There has been a huge emphasis recently in bringing awareness and understanding of mental illness. It seems like everyone I meet has struggled with or knows someone who has struggled with or is currently struggling with depression, autism, anxiety, addiction and more.

Below are 5 books that have main characters dealing with some sort of mental illness or developmental disorder.

The Perks of Being a Wallflower by Stephen Chbosky (2-Feb-2009) Paperback by Stephen Chbosky is told in a series of letters written by high school student Charlie to an unknown recipient. Charlie goes into excruciating detail of his awkward, anxiety-driven encounters with peers and friends. At his best Charlie suffers from acute anxiety and at worst he might be autistic. This book has also been turned into a movie starring Emma Watson and Logan Lerman.

 

Turtles All the Way Down by John Green follows the story of Aza Holmes, who suffers from anxiety and Obsessive Compulsive Disorder (OCD), as she teams up with best friend Daisy and neighbor Davis to discover the whereabouts of Davis’ father, a fugitive from the law. Davis would rather not know what happened to his father, but the ever-tightening spiral of thoughts that plague Aza every day won’t allow her to drop the case.

 

The Girl on the Train by Paula Hawkins tells the story of Rachel Watson, an alcoholic who has hit rock bottom when her husband leaves her for another woman and starts a family, she loses her job and her best friends and reluctant roommate doesn’t want Rachel to stay with her anymore. When a woman Rachel views from her commuter train window every day disappears without a trace, Rachel stumbles into the middle of the investigation and finds that she may have more to contribute than her fantasy about the woman’s life. Rachel’s character must cope with the reality of her broken life while she goes untreated for addiction and depression.

 

The Memory Keeper’s Daughter: A Novel by Kim Edwards is the story of a nurse who takes on the care of a newborn child with Down syndrome. As little Phoebe defies the odds and grows into a little girl and then young woman, her caretaker, Caroline, struggles with the decision to introduce Phoebe to her biological family, including her father who chose to give her away and her twin brother, Paul. While Phoebe herself is a beautiful example of how much challenge and fulfillment raising a child with Down syndrome can be, it’s her parents who brings this book to my list. Filled with regret that spans decades, Dr. David Henry and his wife suffer from immeasurable grief at the loss of their daughter – one believing her dead at birth and other filled with uncertainty of her current life.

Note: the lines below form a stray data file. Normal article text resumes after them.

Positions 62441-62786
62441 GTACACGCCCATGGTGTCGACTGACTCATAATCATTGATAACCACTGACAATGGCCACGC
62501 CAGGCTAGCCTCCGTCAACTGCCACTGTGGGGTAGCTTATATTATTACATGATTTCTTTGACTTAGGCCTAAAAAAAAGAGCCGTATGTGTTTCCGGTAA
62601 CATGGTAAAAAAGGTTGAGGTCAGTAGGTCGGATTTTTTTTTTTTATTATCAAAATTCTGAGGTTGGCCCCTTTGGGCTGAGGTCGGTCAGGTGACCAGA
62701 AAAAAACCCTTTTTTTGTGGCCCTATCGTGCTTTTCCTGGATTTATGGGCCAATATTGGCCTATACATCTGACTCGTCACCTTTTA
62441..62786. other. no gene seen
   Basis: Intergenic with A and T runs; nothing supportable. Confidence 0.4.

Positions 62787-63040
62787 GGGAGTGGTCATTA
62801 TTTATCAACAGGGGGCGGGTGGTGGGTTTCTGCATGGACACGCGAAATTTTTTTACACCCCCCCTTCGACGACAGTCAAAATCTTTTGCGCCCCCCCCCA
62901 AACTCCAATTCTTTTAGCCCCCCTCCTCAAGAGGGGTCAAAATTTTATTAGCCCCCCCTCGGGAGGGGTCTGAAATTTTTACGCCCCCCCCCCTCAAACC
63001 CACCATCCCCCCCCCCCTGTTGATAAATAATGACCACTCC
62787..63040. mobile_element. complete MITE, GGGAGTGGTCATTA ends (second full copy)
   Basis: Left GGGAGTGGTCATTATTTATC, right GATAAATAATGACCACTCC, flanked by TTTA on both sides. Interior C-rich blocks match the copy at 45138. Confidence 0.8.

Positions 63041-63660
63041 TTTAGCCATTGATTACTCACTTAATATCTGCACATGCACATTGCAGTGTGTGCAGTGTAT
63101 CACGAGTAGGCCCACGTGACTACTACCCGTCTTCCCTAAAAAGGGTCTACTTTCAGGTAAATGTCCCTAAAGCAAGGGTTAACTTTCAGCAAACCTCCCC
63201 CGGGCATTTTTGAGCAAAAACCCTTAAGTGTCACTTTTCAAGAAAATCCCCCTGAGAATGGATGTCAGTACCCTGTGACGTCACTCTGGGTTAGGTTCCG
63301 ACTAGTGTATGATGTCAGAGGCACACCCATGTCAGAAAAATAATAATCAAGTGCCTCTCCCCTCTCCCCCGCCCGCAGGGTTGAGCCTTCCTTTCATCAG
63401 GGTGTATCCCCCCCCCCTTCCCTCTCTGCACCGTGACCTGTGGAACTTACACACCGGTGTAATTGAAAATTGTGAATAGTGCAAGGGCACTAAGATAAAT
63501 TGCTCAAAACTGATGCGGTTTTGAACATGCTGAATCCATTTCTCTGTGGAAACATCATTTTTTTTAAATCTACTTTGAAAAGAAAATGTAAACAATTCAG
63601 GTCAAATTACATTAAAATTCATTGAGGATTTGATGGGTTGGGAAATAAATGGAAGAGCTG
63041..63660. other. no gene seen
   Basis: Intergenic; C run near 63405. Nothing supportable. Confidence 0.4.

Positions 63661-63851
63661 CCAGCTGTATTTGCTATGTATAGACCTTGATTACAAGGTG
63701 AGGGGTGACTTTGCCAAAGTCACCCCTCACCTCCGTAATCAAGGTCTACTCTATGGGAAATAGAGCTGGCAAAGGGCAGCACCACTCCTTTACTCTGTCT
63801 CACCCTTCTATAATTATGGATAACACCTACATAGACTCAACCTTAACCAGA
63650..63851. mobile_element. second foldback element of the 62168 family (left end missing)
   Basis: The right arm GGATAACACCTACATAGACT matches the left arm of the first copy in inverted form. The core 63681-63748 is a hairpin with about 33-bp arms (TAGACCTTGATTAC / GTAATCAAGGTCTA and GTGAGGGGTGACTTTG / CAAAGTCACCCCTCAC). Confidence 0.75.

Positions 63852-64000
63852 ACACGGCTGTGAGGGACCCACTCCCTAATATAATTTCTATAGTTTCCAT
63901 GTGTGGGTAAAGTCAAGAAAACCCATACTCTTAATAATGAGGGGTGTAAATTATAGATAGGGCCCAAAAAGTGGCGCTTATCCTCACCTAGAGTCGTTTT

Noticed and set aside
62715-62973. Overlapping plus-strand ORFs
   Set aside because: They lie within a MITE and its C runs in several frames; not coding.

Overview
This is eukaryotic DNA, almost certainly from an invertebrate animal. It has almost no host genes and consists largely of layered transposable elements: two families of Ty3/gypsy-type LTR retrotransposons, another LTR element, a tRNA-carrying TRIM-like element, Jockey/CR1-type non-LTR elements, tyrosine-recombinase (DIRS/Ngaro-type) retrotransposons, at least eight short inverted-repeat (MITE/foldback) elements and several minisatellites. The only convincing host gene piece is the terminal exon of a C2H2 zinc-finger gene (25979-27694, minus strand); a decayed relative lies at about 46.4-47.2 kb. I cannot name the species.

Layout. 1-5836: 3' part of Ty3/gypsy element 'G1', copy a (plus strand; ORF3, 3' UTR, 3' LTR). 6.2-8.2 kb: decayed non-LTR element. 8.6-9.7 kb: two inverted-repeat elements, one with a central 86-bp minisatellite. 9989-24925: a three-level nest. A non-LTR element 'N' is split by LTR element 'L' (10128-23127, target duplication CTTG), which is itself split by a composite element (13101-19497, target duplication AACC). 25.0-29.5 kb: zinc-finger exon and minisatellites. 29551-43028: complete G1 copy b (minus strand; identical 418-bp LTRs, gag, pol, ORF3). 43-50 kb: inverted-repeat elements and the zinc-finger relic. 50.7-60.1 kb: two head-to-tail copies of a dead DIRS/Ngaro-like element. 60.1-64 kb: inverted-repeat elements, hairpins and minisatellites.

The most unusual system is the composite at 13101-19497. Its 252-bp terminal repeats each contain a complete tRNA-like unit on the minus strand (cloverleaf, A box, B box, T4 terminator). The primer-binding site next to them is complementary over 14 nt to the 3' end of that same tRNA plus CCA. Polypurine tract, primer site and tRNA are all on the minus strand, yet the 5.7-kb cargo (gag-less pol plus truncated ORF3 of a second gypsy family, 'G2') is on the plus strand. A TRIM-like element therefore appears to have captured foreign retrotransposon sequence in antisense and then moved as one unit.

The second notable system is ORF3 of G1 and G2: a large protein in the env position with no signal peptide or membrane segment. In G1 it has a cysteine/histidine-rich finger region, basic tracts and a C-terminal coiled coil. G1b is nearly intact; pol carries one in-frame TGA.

Freaks Like Us by Susan Vaught follows the story of Schizophrenic Jason as he finds comradery with two other young adults who suffer with anxiety and psychological disorders similar to his own. When Sunshine, one of the trio, disappears, Jason must sort through the memories and voices to find the truth behind her disappearance. Will he become a suspect? Why can’t he remember what happened?

 

I would recommend any of these books to those who love contemporary fiction and coming of age stories. And who knows, maybe by reading between the lines and getting the point of view of someone suffering from a mental illness, it will allow us to become more compassionate to those who have first-hand knowledge what it’s like to be suffering.

Considering purchasing these books? Check them out here: 

 


Celebrity Autobiographies – from the blessed to the lucky (Part 2)

I got some feedback that I may have been a bit harsh in Part 1 of this compilation of celebrity autobiographies… Specifically to Holly Madison. But in a fairness, I...